Graduating student projects of Israeli engineering school – On the cutting edge of future innovation
Shamoon College of Engineering is a breeding ground for top Israeli minds in engineering and its various sub-fields. Recently, the college held its annual demo day for the closing projects of graduating students. Among the various innovations presented by the electrical and mechanical engineering classes were a variety of interesting projects with significant potential for real world applications.
Here are some that caught our attention:
While at the supermarket your shopping cart becomes your main concern. Part of you would like to leave it at the head of an aisle unattended for a few moments while you run off to grab a few quick items, while another part of you is always afraid to leave it alone where some worker or other shopper might presume it abandoned and move it around or empty it of its contents.
A pair of students, Avisaf Yechezkel and Elad David found a workable solution: ElectroCart – the electro-mechanical shopping cart was designed to solve these issues by way of an internal program that has the cart follow the buyer at a predetermined distance.
The cart comes with two rear wheels and one front wheel. The engine uses a typical 12V battery for each rear-wheel and uses RFID and IR sensors for tracking and gauging distance. While it’s true this is only a prototype, it does offer proof of concept. Now they only need to figure out how supermarkets can keep the carts from being stolen.
One of the most challenging undertakings of the medical robotics and prosthetics industry has been the attempt to create a robotic hand with all the complex functionality contained in the human hand. Another group of students; Liron Aaron and Peretz Alexei design and built a humanoid robot hand that comes about as close as any other model has gotten.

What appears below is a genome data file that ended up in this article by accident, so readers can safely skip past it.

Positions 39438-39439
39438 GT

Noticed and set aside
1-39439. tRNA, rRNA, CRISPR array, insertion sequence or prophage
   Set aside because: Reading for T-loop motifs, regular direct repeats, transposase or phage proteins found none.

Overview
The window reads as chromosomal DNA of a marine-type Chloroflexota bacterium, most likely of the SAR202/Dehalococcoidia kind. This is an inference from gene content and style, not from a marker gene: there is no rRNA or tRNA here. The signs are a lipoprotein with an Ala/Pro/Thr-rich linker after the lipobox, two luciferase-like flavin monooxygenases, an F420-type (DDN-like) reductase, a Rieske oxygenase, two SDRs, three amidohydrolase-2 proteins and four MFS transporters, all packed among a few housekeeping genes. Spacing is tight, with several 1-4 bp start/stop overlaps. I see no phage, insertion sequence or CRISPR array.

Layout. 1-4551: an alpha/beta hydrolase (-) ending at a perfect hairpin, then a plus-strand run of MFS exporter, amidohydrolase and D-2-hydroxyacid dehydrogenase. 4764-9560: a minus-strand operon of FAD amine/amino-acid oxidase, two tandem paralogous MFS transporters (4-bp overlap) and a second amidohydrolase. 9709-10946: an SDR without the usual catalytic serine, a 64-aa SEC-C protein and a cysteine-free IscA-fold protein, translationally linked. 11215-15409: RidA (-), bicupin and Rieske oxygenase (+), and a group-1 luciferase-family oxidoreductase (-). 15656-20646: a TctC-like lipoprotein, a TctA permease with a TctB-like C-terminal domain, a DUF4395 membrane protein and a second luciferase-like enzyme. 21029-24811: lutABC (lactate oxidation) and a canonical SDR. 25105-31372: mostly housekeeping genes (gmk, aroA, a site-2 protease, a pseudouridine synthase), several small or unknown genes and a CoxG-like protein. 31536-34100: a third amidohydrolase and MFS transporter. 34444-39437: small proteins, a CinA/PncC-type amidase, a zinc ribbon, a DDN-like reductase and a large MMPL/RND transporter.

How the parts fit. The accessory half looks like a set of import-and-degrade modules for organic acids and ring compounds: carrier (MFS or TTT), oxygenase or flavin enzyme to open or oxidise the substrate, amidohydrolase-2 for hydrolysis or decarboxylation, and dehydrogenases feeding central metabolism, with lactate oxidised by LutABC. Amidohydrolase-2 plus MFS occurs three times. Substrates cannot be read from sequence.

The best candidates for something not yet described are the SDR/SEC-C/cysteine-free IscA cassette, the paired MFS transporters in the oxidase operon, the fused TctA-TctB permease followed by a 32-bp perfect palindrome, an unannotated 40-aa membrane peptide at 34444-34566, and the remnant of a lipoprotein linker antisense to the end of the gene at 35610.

The two saw the need of robotics capable of performing diverse and delicate operations as well as the need for a more comprehensive form of prostheses that comes as close as possible to the original. With regard to design, their robotic hand’s anatomy is similar to a human hand in many ways, including the number of joints, vertebrae, fingers and degrees of freedom.
The hand can perform six basic grips; side grip, hook, end to end, cylinder, ball and holding a spoon. The hand as well, does not require constant maintenance such as oiling, greasing and the like. The functionality, low costs and simple control system are some of the impressive feats achieved by this project.
Recycled air conditioning
The underlying objective of this project by Yaron Cohen is to improve and optimize split air conditioning systems for home use. The principle behind the system is to raise the condensed heat transfer to the environment, reducing the compressor operation. This operation is carried out through the draining of accumulated moisture on the evaporator to be reused as cold water mist on the condenser.
The construction process consisted of several steps and plenty of testing but the resulting prototype is proof positive that the system does work.The results showed a 15% increase in energy efficiency of the compressor operation, which alone justifies the continued develop of this product.
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